Quite likely, the best-attended mass of the year and even if you are not religious, it is a fantastic spectacle. Christmas choirs with the gorgeous resonance that can only be obtained with a beautiful church. Nativities both living and sculpted, Communion, and the ultimate gathering and Christian celebration of Christmas where you get to see and meet people you haven’t had a chance to visit with for a year.

Christmas in Ireland: Irish Christmas Traditions in Dublin

Important Christian Christmas Dates in Ireland

Holy Innocents’ Day on December 28, which commemorates the infants killed by Herod

St. John the Evangelist, also known as “the Beloved,” on December 27

St. Stephen, the first Christian martyr, on December 26

Holy Family on December 31; and the Virgin Mary on January 1). 

Christmas in Ireland: Irish Christmas Traditions in Dublin

Celebrating Christmas in Dublin

What to do in Dublin on Christmas day

Ireland is a very family-orientated country, they like to take their time and celebrate well.  Like most countries on December 24, virtually everything shuts down on Christmas Eve and then starts up again on December 26 when the sales set in. There are varying traditions for folks living in Dublin that help set the Christmas season. Some of these are very budget-friendly (meaning free) and some do have a cost to them. Some parts of Ireland also celebrate Women’s Christmas which you can read about here.

Christmas in Ireland: Irish Christmas Traditions in Dublin

On Christmas Day itself, a tradition that goes on all over the world is a Christmas swim. In Dublin, we head for Sandy Cove for a dip in the Irish sea.

If you are booked in a hotel in Dublin on Christmas Day they are sure to have some kind of Christmas dinner that you can reserve or you can ask at the hotel what good restaurants may well be open, there is sure to be a Chinese Food place where you can have a great dinner or lunch.

Christmas in Ireland: Irish Christmas Traditions in Dublin

Looking for some authentic Christmas gifts from Ireland – this article has you covered with some unique gifts from Ireland

What to do in Dublin at Christmas

If you are spending Christmas in Dublin here for your pleasure, are the 12 days of Christmas Irish style.

Christmas in Ireland: Irish Christmas Traditions in Dublin

Day #1 The 12 Pubs of Christmas

One of the newest “traditions” is the 12 Pubs of Christmas.  This “tradition” has been developing over the past few years. It may appear to be a millennial party but in Ireland, everyone joins in for the craic. Young and old alike you select your ugliest Christmas Jumper (also known as a sweater, cardigan, or sweatshirt) and then head out to the 12 pubs of Christmas.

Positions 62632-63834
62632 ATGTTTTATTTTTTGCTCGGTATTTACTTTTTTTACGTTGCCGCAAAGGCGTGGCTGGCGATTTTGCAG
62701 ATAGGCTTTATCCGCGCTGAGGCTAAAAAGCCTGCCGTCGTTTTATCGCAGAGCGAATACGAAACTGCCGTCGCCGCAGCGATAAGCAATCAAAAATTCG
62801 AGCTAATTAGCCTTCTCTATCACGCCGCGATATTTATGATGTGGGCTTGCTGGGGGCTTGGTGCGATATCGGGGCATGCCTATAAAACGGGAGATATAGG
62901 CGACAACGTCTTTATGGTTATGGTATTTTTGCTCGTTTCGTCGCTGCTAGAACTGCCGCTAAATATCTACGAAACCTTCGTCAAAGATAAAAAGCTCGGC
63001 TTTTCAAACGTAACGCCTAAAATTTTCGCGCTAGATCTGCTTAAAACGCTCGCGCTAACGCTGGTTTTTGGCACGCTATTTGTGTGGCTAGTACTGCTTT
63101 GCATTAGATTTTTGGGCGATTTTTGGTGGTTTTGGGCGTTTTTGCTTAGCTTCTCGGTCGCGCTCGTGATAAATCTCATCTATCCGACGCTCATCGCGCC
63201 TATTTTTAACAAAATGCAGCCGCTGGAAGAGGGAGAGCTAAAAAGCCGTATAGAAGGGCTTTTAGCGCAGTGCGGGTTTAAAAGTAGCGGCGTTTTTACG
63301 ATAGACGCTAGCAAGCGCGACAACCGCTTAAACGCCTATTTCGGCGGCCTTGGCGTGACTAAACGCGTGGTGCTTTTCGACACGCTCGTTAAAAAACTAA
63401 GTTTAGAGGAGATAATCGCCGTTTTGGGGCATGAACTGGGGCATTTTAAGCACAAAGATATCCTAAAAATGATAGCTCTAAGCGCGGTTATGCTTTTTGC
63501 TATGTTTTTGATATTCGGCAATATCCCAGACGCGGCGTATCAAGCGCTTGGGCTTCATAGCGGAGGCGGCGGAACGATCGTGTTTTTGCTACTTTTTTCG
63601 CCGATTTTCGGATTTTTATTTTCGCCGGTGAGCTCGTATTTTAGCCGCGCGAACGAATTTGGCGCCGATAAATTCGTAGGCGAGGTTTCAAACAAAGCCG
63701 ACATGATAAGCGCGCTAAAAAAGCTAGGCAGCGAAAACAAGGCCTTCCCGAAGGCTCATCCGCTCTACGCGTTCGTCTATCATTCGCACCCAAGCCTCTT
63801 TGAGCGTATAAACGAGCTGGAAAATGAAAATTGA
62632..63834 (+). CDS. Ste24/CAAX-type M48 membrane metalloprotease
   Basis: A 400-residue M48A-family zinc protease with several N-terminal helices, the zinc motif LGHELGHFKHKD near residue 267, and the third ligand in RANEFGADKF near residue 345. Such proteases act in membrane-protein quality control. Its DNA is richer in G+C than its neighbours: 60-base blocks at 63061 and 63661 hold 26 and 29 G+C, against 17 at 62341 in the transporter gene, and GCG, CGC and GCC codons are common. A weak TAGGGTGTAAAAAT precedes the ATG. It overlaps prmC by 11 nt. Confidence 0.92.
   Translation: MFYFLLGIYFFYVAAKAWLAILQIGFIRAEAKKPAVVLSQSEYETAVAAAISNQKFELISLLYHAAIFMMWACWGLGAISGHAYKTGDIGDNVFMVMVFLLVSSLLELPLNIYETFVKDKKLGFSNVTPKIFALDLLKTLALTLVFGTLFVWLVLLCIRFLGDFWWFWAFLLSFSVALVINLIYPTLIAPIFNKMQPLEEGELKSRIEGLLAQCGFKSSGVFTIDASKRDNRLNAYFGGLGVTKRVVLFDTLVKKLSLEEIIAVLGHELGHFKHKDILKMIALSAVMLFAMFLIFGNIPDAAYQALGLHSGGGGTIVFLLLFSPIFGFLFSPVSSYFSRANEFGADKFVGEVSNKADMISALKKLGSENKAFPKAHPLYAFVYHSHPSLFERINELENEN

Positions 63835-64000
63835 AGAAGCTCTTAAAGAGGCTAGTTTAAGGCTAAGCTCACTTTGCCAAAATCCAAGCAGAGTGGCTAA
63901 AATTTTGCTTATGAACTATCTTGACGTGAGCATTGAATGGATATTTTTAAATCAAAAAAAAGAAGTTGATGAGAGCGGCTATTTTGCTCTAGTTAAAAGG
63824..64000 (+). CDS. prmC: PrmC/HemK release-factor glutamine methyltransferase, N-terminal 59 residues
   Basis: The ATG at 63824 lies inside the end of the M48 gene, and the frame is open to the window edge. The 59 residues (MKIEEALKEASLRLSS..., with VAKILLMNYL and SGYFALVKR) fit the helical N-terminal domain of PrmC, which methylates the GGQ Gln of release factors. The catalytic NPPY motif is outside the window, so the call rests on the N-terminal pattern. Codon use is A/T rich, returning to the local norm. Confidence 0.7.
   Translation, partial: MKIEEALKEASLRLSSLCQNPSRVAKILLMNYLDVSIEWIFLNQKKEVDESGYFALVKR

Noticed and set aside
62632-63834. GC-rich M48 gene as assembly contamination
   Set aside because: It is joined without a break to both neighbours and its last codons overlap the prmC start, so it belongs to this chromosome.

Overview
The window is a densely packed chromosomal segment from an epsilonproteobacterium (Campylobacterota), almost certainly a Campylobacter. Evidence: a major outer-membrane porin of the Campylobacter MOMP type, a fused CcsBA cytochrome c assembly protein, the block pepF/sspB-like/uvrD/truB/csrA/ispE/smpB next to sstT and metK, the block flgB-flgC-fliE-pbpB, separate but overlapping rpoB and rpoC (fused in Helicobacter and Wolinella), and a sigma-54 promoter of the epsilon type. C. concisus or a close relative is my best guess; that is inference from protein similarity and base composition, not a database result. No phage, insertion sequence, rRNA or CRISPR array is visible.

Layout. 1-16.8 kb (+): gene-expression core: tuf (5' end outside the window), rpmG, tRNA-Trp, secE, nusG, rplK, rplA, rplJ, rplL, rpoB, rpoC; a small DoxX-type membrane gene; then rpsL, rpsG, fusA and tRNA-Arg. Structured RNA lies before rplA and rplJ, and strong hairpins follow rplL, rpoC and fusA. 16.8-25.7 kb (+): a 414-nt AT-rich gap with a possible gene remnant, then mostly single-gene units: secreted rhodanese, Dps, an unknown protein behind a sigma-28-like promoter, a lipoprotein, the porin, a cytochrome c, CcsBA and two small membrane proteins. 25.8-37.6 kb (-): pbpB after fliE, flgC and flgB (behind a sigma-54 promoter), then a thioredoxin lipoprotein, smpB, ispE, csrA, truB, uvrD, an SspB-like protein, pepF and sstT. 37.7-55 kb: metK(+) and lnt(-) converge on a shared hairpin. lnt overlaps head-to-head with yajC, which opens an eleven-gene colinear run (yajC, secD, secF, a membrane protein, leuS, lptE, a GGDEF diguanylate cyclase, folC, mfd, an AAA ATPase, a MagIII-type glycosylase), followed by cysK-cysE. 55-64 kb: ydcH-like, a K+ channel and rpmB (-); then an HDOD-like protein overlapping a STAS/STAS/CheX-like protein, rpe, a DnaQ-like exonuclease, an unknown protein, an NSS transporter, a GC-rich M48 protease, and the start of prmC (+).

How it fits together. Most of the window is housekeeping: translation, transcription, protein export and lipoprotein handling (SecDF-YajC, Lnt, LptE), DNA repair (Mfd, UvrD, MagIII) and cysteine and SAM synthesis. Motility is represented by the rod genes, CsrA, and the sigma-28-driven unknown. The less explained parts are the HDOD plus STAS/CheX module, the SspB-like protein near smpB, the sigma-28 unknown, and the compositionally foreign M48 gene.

Christmas in Ireland: Irish Christmas Traditions in Dublin

Ugly Christmas Jumpers

We are talking jumpers that are simply hideous with lights, velcroed Santas, real candy canes, and the like.  The idea is to hike between 12 different pubs in your area and drink a full round in each pub.  There are strict rules to abide by when visiting each pub. Pick up your jumpers from Deadly Christmas Jumpers here.

A few of the jumpers available at Deadly Jumpers

Christmas in Ireland: Irish Christmas Traditions in Dublin Christmas in Ireland: Irish Christmas Traditions in Dublin

The 12 Pubs of Christmas in Dublin – the Rules

Well, it simply depends on the pub you go to – the rules will vary somewhat but here are a few of the basic 12 Pubs of Christmas Rules:

A common list of rules for the 12 Pubs would include:

  • 1. No drinking with your right hand in the first pub.
  • 2. No pointing at people in the second pub.
  • 3. No talking to anyone you know in the third pub.
  • 4. No sitting, resting or leaning in the fourth pub.
  • 5. No using the restroom in the fifth pub … and so on and so forth.

Penalties may include bashing down the whole of your drink on breaking a rule. There are usually rules about how long to spend in each pub, for example, some of the rules include a maximum of 1/2 an hour in each pub. Usually, somebody ends up as rule keeper and whistleblower but most of the time the party breaks down and ends up in one pub (generally around 7 or 8) for the rest of the night. Oh, and by the way, the crawl is open to all ages and anyone can join in and take part.

Christmas in Ireland: Irish Christmas Traditions in Dublin

Day #2 The Lights go on in Dublin

Christmas lights go on in various places around Dublin. The Grafton Street lights switch on in mid-November from 4pm and turn off at 2 am each day. There is usually a special guest and lots of family-based entertainment and switch-on dates are to be announced.  The lights themselves are simply gorgeous chandeliers and swags designed by the same team that does the lights at the Eiffel Tower.